SpaghettiOs

SpaghettiOs

Isn't it funny how food can serve so aptly as a time machine? The mere mention of some items can miraculously transport us right back to the kitchen table of our youth. Such is the power of SpaghettiOs, those tiny rings of pasta packed in a strangely-sweet orange sauce. Of course, it also doesn't hurt that they have left an indelible mark on our memory with that brain-adhesive catch phrase/jingle "Uh, oh, SpaghettiOs!" Perhaps that's why, even in adulthood, when we know we should never eat such things, some of us are still compelled to grab a can of the stuff on occasion and toss it into the shopping cart when nobody is looking. Powerful stuff. Continue reading...

See-N-Say

See ‘n Say

The premise is simple: pull the string and the toy talks to you. But a Mattel See 'n Say was so much more. It was an engaging and effective teaching tool, one that captivated every toddler from the 60s and beyond who ever tugged on that durable cord and heard a cow say moo. Continue reading...

Reggie!

Reggie!

In 1921, the Curtiss Candy Company introduced a candy bar called the Baby Ruth, yet insisted that it had no connection to the reigning Sultan of Swat, Babe Ruth, who was the biggest sports hero in the nation at the time (lest they have to pay royalties). Instead, the company maintained that they named their product after President Grover Cleveland's young daughter Ruth. While the debate still continues in some circles, there was no similar ambiguity when another baseball legend, Yankee slugger Reggie Jackson, was honored with his own candy bar in 1978. Simply named Reggie!, and featuring a large likeness of the hitter on its bright orange wrapper, there was no doubt that Jackson officially sanctioned this candy treat. Continue reading...

Give-A-Show Projector

Give-A-Show Projector

Grab some popcorn and dim the lights – it’s show time! And best of all, no movie theater required. Thanks to the Kenner Give-A-Show Projector, you could be the envy of your friends and the proprietor of your very own movie theater.Well, sort of... Continue reading...

The Little Rascals

The Little Rascals

Between 1922 and 1948, comedic film director Hal Roach created a total of 220 film shorts under the name Our Gang. Featuring over 41 different child actors over the years, the beloved shorts chronicled the adventures of a group of children who lived in a poverty-stricken neighborhood together. In the early 50s, thanks to the enormous popularity of the series, MGM took 80 of the shorts and packaged them for television as The Little Rascals. And, in the decades that followed, millions of former kids sat mesmerized by the hilarious antics and colorful characters. A staple of syndicated television for many years, they still hold a fond place in our hearts. Continue reading...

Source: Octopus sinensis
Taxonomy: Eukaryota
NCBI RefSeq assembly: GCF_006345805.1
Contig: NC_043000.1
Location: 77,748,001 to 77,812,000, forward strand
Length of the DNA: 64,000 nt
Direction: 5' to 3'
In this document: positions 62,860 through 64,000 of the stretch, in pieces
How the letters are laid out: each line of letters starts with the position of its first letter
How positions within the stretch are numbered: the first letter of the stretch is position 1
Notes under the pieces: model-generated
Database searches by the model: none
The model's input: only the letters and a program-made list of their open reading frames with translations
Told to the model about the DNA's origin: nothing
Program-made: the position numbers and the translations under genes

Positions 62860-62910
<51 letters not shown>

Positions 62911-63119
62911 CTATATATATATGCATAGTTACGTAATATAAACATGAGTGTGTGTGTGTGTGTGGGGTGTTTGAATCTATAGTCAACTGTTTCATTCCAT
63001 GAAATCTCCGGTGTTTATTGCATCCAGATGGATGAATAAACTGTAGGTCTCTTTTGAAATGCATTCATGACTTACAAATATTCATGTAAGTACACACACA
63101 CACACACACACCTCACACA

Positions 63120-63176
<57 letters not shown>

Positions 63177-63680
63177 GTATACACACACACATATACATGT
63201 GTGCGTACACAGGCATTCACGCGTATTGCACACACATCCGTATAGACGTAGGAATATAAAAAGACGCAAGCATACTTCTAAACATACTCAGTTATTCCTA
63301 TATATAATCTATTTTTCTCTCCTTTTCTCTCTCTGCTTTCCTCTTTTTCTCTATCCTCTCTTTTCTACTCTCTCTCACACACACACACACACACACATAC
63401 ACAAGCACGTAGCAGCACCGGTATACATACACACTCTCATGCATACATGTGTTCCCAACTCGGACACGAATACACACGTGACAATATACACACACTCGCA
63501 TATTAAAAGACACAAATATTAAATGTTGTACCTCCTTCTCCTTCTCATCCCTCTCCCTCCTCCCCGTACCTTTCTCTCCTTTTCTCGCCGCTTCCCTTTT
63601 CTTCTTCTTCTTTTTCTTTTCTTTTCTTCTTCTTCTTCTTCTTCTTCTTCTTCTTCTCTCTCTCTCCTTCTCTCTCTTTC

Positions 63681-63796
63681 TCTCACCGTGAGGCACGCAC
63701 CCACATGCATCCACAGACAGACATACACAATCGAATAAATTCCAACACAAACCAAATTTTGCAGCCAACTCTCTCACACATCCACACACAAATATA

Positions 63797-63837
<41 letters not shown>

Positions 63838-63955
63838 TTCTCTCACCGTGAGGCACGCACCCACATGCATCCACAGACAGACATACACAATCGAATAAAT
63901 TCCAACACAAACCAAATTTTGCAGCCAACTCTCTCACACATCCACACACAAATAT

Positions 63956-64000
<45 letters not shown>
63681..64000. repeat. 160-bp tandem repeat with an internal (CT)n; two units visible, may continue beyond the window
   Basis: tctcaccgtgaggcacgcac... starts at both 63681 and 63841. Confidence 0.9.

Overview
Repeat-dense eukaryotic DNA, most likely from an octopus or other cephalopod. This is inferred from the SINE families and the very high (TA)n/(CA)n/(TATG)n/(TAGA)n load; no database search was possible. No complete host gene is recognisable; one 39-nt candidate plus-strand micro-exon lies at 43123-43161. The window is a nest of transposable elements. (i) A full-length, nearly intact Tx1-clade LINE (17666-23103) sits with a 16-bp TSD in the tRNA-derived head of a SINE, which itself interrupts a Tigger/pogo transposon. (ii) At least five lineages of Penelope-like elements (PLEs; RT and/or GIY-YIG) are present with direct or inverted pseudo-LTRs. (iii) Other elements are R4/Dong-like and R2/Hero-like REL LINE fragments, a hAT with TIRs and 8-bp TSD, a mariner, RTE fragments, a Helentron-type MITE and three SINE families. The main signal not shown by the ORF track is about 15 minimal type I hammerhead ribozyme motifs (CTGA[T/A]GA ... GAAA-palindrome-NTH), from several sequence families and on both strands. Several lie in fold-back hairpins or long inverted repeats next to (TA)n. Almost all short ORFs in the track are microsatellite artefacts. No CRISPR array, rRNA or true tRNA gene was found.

Kool-Aid

Kool-Aid

Few soft drinks share the pop culture significance of an ice-cold pitcher of Kool-Aid. A staple of summertime for literally generations of tykes, it is also a favorite among parents for it costs mere pennies per serving and is so easy to make - any youngster can whip up a batch on their own in just a few minutes - providing a perfect refreshment after a hard day's play. Continue reading...

Silly Putty

Silly Putty

What an inert, innocent appearance for such a versatile toy. Silly Putty would just sit there like a lump—literally—until you deigned to pick it up. But then, oh then…it came alive. Well, not really; there was a fair amount of elbow grease involved in getting enjoyment out of the Putty. It bounced; it flowed (if given enough time); it stuck to the wall; it stuck to newsprint and comic books and copied whatever was on the page; it even picked up pet hair and dust, should the average 8-year old feel a sudden urge to clean the living room. It could be kneaded and bent, stretched and flattened. And it owed its existence to an accident. Continue reading...

The Archies

The Archies

One of the most noteworthy garage bands of the 1960s, The Archies showcased the fun side of adolescence with their sunny attitude and catchy pop tunes. They never performed live because, unfortunately, every band member suffered from acute cartoonitis, a condition that renders the afflicted brightly colored and two-dimensional. Archie, Jughead and the rest of the gang peddled their cotton candy sounds on The Archie Show, a Saturday morning cartoon which debuted in 1968. Continue reading...